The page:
Atmospheric River Information Page

mountain rainstorm photo
Photo by Robert Leroux
Atmospheric Rivers (AR) are relatively narrow regions in the atmosphere that are responsible for most of the horizontal transport of water vapor outside of the tropics. While ARs come in many shapes and sizes, those that contain the largest amounts of water vapor, the strongest winds, and stall over watersheds vulnerable to flooding, can create extreme rainfall and floods. These events can disrupt travel, induce mud slides, and cause catastrophic damage to life and property. However, not all ARs cause damage – most are weak, and simply provide beneficial rain or snow that is crucial to water supply.  Learn more...

Quick Facts

On average, about 30-50% of annual precipitation in the west coast states occurs in just a few AR events, thus contributing to water supply.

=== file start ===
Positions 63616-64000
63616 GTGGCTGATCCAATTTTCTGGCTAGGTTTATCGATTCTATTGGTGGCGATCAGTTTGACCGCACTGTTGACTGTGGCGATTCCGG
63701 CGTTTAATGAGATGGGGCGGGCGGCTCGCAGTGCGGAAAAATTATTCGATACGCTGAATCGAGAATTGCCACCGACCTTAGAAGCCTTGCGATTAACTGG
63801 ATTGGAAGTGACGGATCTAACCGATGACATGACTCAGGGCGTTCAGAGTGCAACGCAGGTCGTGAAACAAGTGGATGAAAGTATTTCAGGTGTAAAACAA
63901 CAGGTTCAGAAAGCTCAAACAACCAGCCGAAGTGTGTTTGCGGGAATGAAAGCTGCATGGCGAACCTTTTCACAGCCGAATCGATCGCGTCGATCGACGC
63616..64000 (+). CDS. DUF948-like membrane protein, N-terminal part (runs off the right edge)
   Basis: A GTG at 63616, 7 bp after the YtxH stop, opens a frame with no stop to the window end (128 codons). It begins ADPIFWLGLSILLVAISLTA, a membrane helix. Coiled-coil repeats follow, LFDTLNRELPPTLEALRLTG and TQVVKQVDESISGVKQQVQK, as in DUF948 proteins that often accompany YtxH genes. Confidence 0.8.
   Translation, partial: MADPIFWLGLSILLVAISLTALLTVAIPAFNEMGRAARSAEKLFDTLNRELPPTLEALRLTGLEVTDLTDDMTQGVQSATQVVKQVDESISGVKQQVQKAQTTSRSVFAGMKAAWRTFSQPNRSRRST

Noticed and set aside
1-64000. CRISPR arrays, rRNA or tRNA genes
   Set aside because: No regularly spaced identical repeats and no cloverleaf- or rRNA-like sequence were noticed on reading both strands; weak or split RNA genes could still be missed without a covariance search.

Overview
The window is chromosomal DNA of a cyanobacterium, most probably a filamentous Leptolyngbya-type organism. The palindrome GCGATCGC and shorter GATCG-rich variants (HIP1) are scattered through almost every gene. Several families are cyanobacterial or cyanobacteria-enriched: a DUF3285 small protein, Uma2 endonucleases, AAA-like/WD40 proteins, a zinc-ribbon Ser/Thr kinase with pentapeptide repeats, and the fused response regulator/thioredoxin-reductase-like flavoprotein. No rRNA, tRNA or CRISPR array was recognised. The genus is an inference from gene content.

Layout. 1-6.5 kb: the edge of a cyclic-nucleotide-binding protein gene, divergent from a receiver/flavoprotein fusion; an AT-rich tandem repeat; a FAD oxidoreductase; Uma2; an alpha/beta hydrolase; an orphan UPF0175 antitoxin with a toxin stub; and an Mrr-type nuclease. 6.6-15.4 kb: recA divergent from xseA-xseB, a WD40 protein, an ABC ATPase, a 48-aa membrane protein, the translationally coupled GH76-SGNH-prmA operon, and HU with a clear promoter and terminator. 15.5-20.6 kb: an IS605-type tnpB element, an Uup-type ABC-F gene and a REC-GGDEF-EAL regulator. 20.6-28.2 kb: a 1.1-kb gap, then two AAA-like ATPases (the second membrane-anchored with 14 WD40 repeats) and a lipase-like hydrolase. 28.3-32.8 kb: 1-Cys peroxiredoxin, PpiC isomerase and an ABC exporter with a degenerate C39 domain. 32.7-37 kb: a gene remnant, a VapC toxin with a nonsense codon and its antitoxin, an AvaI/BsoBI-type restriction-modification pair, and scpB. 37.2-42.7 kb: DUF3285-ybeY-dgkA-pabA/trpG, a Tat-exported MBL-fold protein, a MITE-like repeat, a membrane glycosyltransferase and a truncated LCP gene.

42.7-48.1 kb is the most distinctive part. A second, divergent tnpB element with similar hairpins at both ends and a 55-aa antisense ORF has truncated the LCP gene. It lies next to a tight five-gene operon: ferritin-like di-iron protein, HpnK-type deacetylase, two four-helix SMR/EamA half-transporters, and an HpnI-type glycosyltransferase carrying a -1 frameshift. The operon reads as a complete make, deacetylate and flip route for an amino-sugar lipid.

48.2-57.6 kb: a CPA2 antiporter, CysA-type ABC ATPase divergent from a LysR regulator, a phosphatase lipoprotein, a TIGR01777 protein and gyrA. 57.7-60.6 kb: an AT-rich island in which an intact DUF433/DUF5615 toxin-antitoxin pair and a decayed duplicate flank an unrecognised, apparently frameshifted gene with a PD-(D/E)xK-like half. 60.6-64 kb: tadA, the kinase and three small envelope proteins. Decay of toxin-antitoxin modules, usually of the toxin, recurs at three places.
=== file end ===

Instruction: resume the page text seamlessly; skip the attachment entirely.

In the strongest cases ARs can create major flooding when they make land-fall and stall over an area.
ARs are a primary feature in the entire global water cycle, and are tied closely to both water supply and flood risks, particularly in the Western U.S.
A well-known example of a type of strong AR that can hit the U.S. west coast is the "Pineapple Express," due to their apparent ability to bring moisture from the tropics near Hawaii to the U.S. west coast.
A strong AR transports an amount of water vapor roughly equivalent to 7.5–15 times the average flow of liquid water at the mouth of the Mississippi River.
On average ARs are 400-600 km wide.
ARs move with the weather and are present somewhere on the earth at any given time.
Improved understanding of ARs and their importance has come from roughly a decade of scientific studies using new satellite, radar, aircraft and other observations and major numerical weather model improvements.

AR Animation Loop

Animation of GFS forecast of integrated water vapor showing Atmospheric Rivers
Animation of an atmospheric river event in February 2015. (Credit: NOAA/ESRL Physical Sciences Division)
Click image for more detail

Real-Time Monitoring

link to AR detection displays page
Click to go to AR detection displays

More Information

Q & A

Notable AR Events

link to page
Details about some major AR events


National Weather Service
Quantitative Precipitation (QPF)